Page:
UPMC Lawsuit: Psychiatric Malpractice Abuse

by admin on February 22, 2011

UPMC Lawsuit: Psychiatric Malpractice Abuse

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Home Page > Law > Health and Safety > UPMC Lawsuit: Psychiatric Malpractice Abuse

UPMC Lawsuit: Psychiatric Malpractice Abuse

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Posted: Feb 21, 2011 |Comments: 0
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DETAINED, RESTRAINED, AND SECLUDED

Blessed by a Policy of Patient Abuse

CHAPTER ONE

“You’re jammin’ yourself!” the Glorified Barroom Bouncer snapped an almost friendly warning at Bipolarman as the two men banged violently against the Emergency Room wall.

“I came here voluntarily and I’m leaving voluntarily,” cracked Bipolarman as he planted himself to the floor and braced against the locked, metal ER door.

“We can go to the floor!” the Bouncer yelped a shaky command at the other two typically overweight hospital “safety” officers as they yanked, pushed, wrestled and tried to man-handle Bipolarman any which way they could to keep him from the ER exit.

There was no way on God’s green earth – let alone UPMC/Western Psychiatric’s welfared waiting room  – that Bipolarman was going to go peacefully into whatever bleak coercion the hospital had prepared for the impudent likes of his rebellious sort. Until, that is, Glorified Barroom Bouncer #1 desperately yelled with his now-depleting wind, “Get a nurse! We need a shot!”

Bipolarman was, indeed, bipolar – and now ferociously so – but he still had the good sense to use the ‘go-go-go’ brain with which God had so greatly gifted him. Even in a well-justified bipolar rage, Bipolarman knew that “We need a shot” meant that he might be asleep for as much as 36 hours. And his 70-year-old parents would be kept in the dark as to what happened to him after his Dad had dropped him off at the ER for what passed as ‘medical’ treatment.

Bipolarman heard the threat, “shot,” and he immediately said, “I quit.” His parents, at least this time, were more important than his rage.

It was just past midnight, September 29, 2010, when the Glorified Barroom Bouncers finally physically forced Bipolarman into the seclusion room at the University of Pittsburgh Medical Center’s (UPMC) Western Psychiatric Institute and Clinic (WPIC).

For Bipolarman the hospital was now nothing other than an Institute of Penal Correction. His crime? Daring to question the Omniscient, Omnipotent, and oh so Omni-Present authority of an 8 Billion-dollar Divine Monolith of a ‘Unified Health System’ that had come to dominate all of Southwestern Pennsylvania and beyond.

The brash, impudent, child-fool had talked back. Sassed his betters. If anybody ever belonged in Seclusion Room 192, it was this insubordinate, ill-informed, bipolar know-nothing. Who in the heavens and earth was he to think that he could make a decision regarding his own medical ‘care’ and treatment?

He was Bipolarman.

A former psychotherapist with a Masters Degree in Psychology and a year of Law School behind him. And a 6-foot-4-inch, 215 pound life-long and fist-full penchant for not letting anybody tell him what to do. Just ask St. Thomas University School of Law. The Dean could not have had any idea what would hit him when he expelled Bipolarman on March 23, 2001 – within one day of learning that Bipolarman had, indeed, earned his name. The then 39-year-old Bipolarman took it upon himself to sue the Law School in Federal Court, file a complaint with the United States Department of Justice under the ADA, and repeatedly petition the Archbishop of Miami who ultimately oversaw the Law School.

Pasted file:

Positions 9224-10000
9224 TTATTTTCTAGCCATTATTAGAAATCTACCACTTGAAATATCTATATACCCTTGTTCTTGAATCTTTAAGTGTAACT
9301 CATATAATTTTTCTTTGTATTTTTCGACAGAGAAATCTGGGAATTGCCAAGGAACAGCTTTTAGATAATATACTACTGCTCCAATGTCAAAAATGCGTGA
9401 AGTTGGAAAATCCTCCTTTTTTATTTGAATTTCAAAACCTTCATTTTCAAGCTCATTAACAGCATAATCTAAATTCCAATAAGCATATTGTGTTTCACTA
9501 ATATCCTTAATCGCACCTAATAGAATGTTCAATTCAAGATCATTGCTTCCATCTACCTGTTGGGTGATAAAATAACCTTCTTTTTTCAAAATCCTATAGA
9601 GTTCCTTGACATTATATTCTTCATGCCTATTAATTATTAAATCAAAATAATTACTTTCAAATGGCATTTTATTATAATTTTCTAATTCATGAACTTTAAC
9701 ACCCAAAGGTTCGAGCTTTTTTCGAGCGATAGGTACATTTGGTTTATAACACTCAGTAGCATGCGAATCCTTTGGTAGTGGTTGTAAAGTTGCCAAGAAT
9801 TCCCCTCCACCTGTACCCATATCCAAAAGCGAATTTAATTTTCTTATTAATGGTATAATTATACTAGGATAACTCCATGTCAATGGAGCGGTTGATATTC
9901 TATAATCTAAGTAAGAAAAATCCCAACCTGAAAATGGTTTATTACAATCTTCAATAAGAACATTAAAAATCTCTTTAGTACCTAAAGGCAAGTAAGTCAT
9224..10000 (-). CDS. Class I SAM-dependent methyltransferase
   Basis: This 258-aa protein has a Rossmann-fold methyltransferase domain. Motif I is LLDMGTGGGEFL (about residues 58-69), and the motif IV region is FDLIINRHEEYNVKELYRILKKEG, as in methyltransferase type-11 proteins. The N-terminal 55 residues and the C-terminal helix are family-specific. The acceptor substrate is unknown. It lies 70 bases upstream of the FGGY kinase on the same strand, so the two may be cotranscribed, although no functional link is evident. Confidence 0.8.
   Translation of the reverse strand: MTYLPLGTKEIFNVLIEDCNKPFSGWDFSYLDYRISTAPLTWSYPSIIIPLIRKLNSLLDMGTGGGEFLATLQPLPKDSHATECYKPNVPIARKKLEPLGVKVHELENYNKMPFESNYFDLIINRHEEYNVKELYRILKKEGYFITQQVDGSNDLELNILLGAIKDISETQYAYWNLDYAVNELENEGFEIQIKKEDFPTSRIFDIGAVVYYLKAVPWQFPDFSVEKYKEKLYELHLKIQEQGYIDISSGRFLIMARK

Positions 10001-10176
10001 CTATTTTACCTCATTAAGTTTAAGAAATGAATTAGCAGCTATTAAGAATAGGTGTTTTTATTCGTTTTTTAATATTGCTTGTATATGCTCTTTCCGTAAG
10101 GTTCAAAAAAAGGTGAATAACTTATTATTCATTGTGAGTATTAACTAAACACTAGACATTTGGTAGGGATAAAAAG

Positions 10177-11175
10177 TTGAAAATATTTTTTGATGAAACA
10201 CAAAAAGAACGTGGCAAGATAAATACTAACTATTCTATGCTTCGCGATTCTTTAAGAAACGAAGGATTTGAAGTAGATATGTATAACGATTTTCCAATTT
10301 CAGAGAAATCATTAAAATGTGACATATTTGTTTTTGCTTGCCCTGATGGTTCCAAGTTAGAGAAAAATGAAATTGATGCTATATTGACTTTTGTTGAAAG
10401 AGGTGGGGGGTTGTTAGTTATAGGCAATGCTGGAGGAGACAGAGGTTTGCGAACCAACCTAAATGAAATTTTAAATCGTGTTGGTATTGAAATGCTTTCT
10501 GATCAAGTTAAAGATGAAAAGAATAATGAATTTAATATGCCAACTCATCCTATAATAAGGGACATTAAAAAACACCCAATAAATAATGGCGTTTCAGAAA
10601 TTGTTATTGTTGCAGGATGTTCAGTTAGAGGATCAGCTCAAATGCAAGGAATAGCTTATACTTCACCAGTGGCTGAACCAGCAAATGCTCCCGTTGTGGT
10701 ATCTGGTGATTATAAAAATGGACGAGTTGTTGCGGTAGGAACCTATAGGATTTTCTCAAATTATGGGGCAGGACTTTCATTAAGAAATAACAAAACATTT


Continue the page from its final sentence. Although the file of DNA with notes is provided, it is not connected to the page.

And he did it all without an attorney. It cost him next to nothing in dollars. And he had all the time, effort, passion, and education needed to get the job done. The Defendat used four law firms

The massive underdog kept the fight going for five-and-a-half years worth of Motions to Dismiss, Amended Complaints, subpoenas, interrogatories, requests for admissions, production of documents, objections, Motions to Compel, Motions to Quash, affidavits, depositions and denied deposition requests, Motions for Summary Judgment, Motions for Protective Orders, an Appeal to the Eleventh Circuit, and whatever else needed to be done.

Bipolarman, unlike most Psych-warders, had a well-versed sense of the so-called Patients Bill of ‘rights” – and the battle-tested nerve to see that it was enforced. As he sat, stretched, and deep-breathed in a now strangely calm, and barely-lit seclusion, he had four long hours to consider all of the events that had landed him in that state of arrest – – – and what he might do about it!

And he was pleased that he had not gone peacefully.


About the Author:
Richard Jarzynka is the author of Blessed with Bipolar. He earned his masters in Psychology while he was locked up on a Psych Ward. He earned a full-tuition, merit-based scholarship to Law School and was expelled one day after the Dean learned that he had bipolar disorder.
Check out Richard’s On-Line Bipolar Discussion and Support Page. It’s like nothing else on the internet.
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